To plant the seed of consistency among teams during agile transformation, aim for bringing uniformity among teams. The industry has become burdened with processes, techniques, methodologies, and tools, fallen under the agile umbrella.
In this article at Tech Beacon, Anthony Crain explains that the demand for consistency among teams is an anti-agile pattern as the methodology allows teams to be self-organized.
Inconsistency is the Best Bet
Take a look at the lean methodology, it suggests exploiting inconsistency which means look for variations in the practices and results, and figure out the root cause behind them. Make good repeatable patterns and share them among teams and capture the bad patterns to share them as well, along with the results they lead to.
In the end, organizations that demand consistency will have no variability to exploit. Agile teams that state consistency is no longer their goal, tend to be more experimental and open to innovation. However, if the teams are forced to be consistent with established agile practice, they can easily dismiss any new ideas that might be better than the present approach.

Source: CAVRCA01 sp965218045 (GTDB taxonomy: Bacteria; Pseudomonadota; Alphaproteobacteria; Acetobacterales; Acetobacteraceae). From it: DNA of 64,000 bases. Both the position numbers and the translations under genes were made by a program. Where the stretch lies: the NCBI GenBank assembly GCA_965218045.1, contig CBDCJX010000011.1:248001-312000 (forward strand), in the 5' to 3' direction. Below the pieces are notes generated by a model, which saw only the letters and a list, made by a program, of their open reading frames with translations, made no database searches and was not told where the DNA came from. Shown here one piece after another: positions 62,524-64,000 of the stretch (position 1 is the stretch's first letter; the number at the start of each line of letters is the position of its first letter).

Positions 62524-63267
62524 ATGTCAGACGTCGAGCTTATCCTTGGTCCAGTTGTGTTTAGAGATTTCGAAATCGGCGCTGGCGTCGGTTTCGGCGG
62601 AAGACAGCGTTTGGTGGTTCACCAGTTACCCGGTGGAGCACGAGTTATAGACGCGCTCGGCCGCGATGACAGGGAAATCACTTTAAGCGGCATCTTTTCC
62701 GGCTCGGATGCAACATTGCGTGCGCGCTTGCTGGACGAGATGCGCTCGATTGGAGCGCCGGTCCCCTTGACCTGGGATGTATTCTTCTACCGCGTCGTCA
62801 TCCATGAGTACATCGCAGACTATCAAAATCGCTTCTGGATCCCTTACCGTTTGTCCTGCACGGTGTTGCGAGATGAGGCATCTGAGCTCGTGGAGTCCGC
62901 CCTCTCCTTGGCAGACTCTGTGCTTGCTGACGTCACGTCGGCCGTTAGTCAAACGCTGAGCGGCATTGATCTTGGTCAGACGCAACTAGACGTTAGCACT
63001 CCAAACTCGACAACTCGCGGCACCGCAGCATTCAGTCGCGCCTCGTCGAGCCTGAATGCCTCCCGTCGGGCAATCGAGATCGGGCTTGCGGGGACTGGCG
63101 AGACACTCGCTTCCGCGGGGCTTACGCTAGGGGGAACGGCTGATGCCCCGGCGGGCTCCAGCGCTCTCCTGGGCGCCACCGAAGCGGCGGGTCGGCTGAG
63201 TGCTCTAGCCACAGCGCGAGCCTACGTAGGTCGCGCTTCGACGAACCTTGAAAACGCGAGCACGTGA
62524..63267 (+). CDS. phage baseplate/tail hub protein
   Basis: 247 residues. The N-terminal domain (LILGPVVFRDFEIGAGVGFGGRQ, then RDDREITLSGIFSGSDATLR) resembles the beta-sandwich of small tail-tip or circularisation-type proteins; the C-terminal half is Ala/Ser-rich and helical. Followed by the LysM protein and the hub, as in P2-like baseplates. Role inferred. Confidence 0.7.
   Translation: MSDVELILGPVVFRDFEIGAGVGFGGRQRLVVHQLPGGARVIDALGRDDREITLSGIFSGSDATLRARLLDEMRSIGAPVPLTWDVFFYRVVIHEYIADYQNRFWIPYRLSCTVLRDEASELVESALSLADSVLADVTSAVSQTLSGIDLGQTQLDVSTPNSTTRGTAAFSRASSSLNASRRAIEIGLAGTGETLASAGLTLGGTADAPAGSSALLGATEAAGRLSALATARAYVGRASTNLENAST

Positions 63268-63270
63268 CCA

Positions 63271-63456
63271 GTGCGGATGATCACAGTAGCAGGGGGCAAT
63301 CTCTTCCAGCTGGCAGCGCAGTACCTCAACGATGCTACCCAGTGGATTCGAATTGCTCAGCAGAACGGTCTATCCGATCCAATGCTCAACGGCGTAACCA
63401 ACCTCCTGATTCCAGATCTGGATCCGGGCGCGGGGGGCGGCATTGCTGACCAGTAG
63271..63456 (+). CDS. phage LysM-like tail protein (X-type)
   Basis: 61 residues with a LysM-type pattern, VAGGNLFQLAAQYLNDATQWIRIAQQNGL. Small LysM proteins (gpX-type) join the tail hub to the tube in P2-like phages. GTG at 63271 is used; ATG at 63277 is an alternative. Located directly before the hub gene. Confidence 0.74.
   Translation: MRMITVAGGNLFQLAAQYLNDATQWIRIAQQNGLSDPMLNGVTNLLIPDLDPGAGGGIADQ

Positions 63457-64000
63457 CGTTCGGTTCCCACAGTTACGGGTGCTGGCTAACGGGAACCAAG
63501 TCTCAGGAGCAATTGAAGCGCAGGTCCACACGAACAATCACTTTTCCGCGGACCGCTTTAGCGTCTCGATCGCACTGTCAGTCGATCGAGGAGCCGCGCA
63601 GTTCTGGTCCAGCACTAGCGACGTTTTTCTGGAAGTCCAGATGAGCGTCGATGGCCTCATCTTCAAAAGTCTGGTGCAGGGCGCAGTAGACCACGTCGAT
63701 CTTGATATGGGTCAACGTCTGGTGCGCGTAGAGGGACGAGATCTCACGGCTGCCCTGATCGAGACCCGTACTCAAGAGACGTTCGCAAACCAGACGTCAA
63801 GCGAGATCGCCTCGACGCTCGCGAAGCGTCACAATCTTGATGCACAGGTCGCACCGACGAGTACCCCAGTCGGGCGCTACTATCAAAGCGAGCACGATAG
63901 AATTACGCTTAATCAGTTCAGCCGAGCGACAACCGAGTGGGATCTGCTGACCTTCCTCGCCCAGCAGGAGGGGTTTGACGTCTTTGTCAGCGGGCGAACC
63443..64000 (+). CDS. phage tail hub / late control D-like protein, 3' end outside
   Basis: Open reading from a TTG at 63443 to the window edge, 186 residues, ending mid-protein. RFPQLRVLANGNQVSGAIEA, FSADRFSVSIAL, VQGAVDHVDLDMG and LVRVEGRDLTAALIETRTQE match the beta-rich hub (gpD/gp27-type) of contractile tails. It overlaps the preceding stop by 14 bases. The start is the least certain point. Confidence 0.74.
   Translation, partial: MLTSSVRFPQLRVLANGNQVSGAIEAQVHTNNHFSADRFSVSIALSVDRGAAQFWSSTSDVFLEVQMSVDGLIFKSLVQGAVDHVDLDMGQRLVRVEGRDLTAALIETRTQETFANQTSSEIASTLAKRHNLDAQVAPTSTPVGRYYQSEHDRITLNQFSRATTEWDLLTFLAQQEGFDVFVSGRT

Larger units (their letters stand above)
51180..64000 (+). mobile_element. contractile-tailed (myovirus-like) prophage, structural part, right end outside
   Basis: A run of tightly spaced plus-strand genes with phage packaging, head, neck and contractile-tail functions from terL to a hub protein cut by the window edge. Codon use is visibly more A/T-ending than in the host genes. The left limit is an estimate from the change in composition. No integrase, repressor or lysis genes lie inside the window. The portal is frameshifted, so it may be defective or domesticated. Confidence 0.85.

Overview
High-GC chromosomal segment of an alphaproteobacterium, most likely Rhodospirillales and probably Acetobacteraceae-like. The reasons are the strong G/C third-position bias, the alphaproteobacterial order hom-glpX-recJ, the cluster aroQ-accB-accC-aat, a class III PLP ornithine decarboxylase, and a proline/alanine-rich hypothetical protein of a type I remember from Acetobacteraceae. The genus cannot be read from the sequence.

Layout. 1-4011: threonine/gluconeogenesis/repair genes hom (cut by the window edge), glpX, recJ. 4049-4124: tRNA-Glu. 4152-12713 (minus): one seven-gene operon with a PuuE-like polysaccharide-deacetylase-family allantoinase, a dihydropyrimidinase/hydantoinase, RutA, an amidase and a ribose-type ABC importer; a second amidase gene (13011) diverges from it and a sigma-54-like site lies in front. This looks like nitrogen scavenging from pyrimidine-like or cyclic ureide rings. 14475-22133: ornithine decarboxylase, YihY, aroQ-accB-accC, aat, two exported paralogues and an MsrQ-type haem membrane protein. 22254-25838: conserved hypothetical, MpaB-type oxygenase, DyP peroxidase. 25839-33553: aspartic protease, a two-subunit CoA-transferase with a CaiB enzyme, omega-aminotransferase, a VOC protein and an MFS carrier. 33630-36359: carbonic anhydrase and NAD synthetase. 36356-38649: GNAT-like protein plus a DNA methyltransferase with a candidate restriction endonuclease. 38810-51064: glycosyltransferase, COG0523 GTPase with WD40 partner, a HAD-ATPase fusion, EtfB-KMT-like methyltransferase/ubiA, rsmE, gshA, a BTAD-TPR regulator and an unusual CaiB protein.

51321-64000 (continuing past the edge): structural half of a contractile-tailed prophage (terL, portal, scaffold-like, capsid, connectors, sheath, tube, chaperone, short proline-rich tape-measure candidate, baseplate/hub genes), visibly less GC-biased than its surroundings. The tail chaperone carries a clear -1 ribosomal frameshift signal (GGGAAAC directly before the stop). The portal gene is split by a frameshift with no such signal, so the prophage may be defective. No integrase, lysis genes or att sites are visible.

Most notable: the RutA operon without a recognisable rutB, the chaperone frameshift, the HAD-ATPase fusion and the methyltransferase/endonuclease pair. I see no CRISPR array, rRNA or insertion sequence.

Training Suffers Too
Some clients do not support a change in training in a bid to have a consistent experience among the staff who have taken a certain version of training before. Even though the ratings on the training are low, the clients stick to consistency over quality.
An agile approach would be to try and test other training courses on a subset of people and measure the results. But as you explain the fact to the clients, they would say they wish to remain stuck to the consistent training as if the new class is better.
Consistently progressing towards a low-quality endpoint may look better in metrics than starting all over with a fresh solution. If agile leaders cannot pivot a training course, it is unlikely they will have the ability to pivot the overall business landscape shifts. Click on the following link to read the original article: https://techbeacon.com/app-dev-testing/why-agile-leaders-should-stop-demanding-consistency-teams